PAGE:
At an international level drug trafficking is alarming, being the issue that worries the United States most. It is hard to calculate the amount of crimes committed, but the role of the State General Attorney is quite outstanding, which, for example, has progressively increased the insurance of the cocaine that was trafficked along the country. This way, in 1983 it insured 648 kg, in 1989 39.523 kg, in 1994 it raised to 22.155 kg, and in 1997 34.523 kg. in the same sense, the detentions carried in 1983 were 3,149 presumed responsible, in 1989 20,204 were detained, in 1994 6,860 and in 1997 10,402 presumed dealers of such drug.13
II. MEASURES OF CRIMINAL POLICY TO FIGHT CRIMINALITY
The solution to the criminality increase has tried to be found in the continuous reform to criminal laws, through the casuistry descriptions of the unfair action with the excuse of the existence of criminal vacuums, and especially, with the increasing of sanctions that deprive from liberty. To give us a better idea of the latter, we shall remind that during the six years of the Presidential period of Miguel de la Madrid (1982), there were 163 reforms to the criminal laws, with an annual average of 27.2. During the period of Carlos Salinas de Gortari (1988) 188 were made, with an annual period of 31.3, and with Ernesto Zedillo (1994) there were 115 reforms with an average of 19.2 per year.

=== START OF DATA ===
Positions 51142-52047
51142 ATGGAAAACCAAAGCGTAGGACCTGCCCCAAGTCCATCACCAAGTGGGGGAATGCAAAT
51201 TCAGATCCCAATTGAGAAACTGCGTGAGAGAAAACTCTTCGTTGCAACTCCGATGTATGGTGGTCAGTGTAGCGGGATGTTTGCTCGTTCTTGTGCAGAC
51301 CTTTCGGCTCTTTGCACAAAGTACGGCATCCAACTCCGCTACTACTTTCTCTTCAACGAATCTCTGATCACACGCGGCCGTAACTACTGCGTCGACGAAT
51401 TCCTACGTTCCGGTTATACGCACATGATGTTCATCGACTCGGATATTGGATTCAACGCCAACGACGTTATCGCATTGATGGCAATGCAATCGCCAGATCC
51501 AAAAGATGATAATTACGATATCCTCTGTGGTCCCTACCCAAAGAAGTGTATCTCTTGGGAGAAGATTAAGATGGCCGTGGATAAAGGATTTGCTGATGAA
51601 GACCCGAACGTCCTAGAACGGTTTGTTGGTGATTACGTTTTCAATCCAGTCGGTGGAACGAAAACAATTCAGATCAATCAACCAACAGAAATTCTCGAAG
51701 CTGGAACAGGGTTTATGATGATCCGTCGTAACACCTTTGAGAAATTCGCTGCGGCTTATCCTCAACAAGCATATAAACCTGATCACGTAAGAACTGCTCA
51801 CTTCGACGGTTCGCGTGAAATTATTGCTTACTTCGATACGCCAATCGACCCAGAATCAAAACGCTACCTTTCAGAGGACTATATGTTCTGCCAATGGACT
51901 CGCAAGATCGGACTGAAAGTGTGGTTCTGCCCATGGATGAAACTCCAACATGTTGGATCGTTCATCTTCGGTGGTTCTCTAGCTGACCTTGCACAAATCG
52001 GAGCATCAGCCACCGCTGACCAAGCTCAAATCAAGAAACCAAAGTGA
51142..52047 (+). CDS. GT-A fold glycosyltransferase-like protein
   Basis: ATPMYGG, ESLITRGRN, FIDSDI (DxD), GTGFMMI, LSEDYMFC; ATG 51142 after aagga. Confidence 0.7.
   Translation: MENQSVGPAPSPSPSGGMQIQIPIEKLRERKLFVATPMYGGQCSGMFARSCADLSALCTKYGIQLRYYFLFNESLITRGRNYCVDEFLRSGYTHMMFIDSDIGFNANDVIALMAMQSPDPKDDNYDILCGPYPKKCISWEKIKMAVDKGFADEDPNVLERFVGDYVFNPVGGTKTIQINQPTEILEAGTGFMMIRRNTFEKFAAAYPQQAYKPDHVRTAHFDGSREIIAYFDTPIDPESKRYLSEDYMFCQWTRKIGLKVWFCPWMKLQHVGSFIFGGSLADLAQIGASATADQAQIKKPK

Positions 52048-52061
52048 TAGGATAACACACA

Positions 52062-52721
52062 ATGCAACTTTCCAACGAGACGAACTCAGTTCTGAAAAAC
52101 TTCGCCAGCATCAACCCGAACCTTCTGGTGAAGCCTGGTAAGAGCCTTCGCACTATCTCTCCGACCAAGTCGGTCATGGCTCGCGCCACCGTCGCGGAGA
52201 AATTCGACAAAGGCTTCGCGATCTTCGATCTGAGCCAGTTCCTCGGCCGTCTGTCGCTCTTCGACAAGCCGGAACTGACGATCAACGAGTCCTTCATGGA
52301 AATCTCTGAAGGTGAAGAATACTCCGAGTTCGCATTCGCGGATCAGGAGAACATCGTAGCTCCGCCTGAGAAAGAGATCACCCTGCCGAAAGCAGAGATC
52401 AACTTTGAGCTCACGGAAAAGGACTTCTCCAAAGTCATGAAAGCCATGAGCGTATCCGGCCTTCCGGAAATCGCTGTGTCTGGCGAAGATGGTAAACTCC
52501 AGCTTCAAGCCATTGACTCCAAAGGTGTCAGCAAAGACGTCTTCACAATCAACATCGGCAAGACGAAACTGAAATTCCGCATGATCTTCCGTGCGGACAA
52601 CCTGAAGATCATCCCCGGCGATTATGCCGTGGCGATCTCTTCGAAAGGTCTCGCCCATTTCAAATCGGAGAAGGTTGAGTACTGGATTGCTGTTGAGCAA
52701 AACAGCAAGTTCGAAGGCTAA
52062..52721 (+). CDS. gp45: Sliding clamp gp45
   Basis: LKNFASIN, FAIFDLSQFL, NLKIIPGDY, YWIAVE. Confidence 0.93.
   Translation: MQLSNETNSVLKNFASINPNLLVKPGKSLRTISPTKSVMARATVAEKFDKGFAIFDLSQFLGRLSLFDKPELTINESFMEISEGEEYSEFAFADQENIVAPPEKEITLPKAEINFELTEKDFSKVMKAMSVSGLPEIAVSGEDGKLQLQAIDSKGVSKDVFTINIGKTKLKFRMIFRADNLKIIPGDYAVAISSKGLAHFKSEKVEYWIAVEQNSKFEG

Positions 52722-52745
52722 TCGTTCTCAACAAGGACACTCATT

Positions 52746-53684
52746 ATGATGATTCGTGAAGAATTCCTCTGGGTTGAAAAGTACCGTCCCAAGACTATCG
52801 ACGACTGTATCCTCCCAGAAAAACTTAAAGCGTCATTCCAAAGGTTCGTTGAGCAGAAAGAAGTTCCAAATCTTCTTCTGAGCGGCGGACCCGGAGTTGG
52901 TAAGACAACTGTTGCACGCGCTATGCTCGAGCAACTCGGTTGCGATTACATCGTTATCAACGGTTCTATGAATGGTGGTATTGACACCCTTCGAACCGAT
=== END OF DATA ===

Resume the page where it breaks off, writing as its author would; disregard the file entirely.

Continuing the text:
2. The deficient system of implementation of justice
One of the causes of the deficiency in implementing justice in Mexico lies in the lack of agreements and of coordination between the Minister Public and the judge. The Mexican criminal procedure begins with a stage of preliminary investigation during which the Minister Public is the highest authority, and only when it compiles all the necessary evidence to define the corpus delicti and the probable responsibility of the accused, then it persecutes the criminal action and consigns him before the judge in order to formally begin the criminal procedure. Once the judge finds the cause, the procedure begins and the Minister Public stops being the maximum authority now being the accusing party. As a consequence, if the Minister Public does not compile enough proofs to impute the crime to the author, it cannot persecute a criminal action and the procedure is filed. On the other hand, if the Minister Public consign the accused, but the judge considers there are no necessary proofs to process it, he may issue a decision of freedom, or deny the order of apprehension in those cases where the accused has freedom.